Diary of a T-Shirt Intern: Selling Offline

Diary of a T-Shirt Intern is a weekly column written by Bo, a T-Shirt blogger at Loving This Tee who is also affectionately known in the tee community as dunz0. Bo will be tracking her experiences as an intern at Tilteed and sharing her thoughts on the strange land that is Portland, Oregon!

So we finally did it. We got away from the office and sold some t-shirts in person!

There’s this event in Portland called Last Thursday, where a bunch of vendors, musicians, and artists come out and set up along Alberta Street every last Thursday of the month (as the name suggests). The street gets closed down for several blocks for about 4-5 hours, and it’s absolute madness but in a good way. The first time that I attended Last Thursday was in June but that was only to browse. This time, we would be selling our tees.

Tilteed

In preparing for this event, one of our main questions was how many different designs and how many of each size to bring. That’s a very tough question, especially when you can’t exactly gauge what the shoppers’ tastes are. We had a lineup of eight catalog tees that we stocked in every size, along with leftover Tilteed Limited stock and several random sizes of other catalog pieces. We have experimented with some designs by bringing one or two of them so that we can see our customers’ responses. Every venue will be different, though, so I doubt that we’ll get a good formula for doing this.

When we first tried out selling at small events, I was initially worried about having black shirts sitting out in the sun. I once kept a Doberman Beanie Baby in my mom’s car, and over time that dog was no longer black. That was a silly story that I should probably be embarrassed about, but I think it’s a good explanation of why you should not let your products sit in direct sunlight for too long. We ended up getting a tent after our very first event, though, so problem solved!

Tilteed

Before we started selling Tilteed t-shirts at small fairs in Portland, I had never had any sales experience. Most of the jobs that I have held have been research positions, and the closest that I have gotten to selling anything for pay was when I worked at Subway back in high school. Well, that and when I hustled hard as a little 5th grader trying to sell $200+ worth of gift wrapping paper and other useless, overpriced junk from a school catalog in order to get a Magic 8 Ball in return.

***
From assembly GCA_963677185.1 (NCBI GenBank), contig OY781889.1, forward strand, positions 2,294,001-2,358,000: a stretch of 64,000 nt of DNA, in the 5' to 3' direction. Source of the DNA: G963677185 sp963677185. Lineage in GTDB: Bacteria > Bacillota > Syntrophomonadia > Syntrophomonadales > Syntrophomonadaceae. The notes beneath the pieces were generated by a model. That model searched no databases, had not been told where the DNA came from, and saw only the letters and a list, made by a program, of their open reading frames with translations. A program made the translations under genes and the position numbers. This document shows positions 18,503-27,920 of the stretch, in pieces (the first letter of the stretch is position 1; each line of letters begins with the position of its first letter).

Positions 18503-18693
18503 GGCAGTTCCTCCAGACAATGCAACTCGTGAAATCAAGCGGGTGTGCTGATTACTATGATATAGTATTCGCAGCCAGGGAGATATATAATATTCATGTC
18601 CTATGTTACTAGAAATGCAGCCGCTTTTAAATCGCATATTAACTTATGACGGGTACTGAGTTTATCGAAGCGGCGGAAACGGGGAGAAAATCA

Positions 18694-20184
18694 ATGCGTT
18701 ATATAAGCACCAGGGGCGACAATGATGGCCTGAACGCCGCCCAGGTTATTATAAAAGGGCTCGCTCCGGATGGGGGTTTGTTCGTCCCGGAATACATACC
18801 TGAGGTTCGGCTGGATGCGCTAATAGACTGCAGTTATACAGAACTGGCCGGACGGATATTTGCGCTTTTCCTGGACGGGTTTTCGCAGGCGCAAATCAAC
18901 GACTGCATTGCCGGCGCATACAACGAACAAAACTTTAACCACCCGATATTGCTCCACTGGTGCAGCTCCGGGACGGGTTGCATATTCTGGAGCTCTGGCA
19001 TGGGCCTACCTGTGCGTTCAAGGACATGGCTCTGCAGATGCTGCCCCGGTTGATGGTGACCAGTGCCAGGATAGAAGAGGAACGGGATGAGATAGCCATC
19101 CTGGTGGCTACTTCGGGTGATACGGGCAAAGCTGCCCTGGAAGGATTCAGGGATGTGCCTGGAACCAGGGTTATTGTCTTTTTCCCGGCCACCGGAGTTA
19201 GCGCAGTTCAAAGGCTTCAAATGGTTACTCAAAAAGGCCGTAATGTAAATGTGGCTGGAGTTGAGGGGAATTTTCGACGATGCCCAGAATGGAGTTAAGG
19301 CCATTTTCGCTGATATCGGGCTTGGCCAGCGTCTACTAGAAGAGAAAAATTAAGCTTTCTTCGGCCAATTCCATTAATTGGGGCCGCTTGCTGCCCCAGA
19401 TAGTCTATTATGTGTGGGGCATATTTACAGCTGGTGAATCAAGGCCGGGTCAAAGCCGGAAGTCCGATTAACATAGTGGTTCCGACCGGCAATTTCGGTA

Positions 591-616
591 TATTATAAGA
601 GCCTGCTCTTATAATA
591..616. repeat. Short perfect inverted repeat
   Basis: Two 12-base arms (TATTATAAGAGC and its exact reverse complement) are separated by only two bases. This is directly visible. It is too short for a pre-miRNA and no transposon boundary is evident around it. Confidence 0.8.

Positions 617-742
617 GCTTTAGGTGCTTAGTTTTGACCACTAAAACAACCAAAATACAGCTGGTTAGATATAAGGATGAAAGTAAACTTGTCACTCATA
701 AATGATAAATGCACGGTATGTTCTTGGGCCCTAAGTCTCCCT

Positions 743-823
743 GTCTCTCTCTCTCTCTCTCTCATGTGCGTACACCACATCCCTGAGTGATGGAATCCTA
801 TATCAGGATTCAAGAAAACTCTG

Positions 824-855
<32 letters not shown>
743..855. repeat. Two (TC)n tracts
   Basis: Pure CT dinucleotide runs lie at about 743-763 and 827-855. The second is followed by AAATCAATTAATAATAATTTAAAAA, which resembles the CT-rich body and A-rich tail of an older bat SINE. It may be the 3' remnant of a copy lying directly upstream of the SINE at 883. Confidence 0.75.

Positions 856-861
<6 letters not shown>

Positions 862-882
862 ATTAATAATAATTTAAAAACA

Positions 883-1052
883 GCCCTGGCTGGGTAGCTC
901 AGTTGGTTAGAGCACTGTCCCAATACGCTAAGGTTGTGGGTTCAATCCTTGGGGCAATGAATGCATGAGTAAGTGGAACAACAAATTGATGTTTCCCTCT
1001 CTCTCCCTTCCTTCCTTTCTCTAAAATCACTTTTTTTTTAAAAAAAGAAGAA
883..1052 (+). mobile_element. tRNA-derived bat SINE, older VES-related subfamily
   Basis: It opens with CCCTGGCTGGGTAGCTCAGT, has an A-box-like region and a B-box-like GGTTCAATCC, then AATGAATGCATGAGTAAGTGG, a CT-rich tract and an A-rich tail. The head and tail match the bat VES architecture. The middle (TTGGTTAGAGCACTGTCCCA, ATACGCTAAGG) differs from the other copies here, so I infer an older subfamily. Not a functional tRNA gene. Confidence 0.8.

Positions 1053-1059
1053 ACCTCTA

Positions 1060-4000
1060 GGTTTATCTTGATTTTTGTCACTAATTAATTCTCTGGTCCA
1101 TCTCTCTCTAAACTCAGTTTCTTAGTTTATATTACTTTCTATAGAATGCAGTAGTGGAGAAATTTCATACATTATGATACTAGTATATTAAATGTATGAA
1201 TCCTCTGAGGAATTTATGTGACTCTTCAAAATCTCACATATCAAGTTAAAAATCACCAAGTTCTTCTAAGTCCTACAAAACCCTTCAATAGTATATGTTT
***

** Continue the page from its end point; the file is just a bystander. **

So along with having no sales experience, I’m also not a big people person and rarely approach strangers just to say hello. Because of this, I was rather shocked to learn that I like selling t-shirts offline. Actually, I’m going to say that I don’t like it but that I absolutely 100% LOVE it! It was great getting to converse with everyone who came up to our tent and talk about all of our designs and the artists who created them!

Tilteed

One thing that I’ve learned is that if someone looks in your direction, even for a second from 15 feet away, you should greet them. If you do, there’s a high possibility that they’ll approach you and look at what you have to offer. Sometimes the people you don’t expect to be interested in your products end up loving them, so don’t leave anyone out when you’re greeting people.

We’ve done three events total now, and one thing we’ve noticed is that there will be slow periods and then all of a sudden, everyone will be swarming your tent at once. So if you’re experiencing a lag in customers coming up to your store front towards the beginning of an event, don’t call it quits just yet!

Tilteed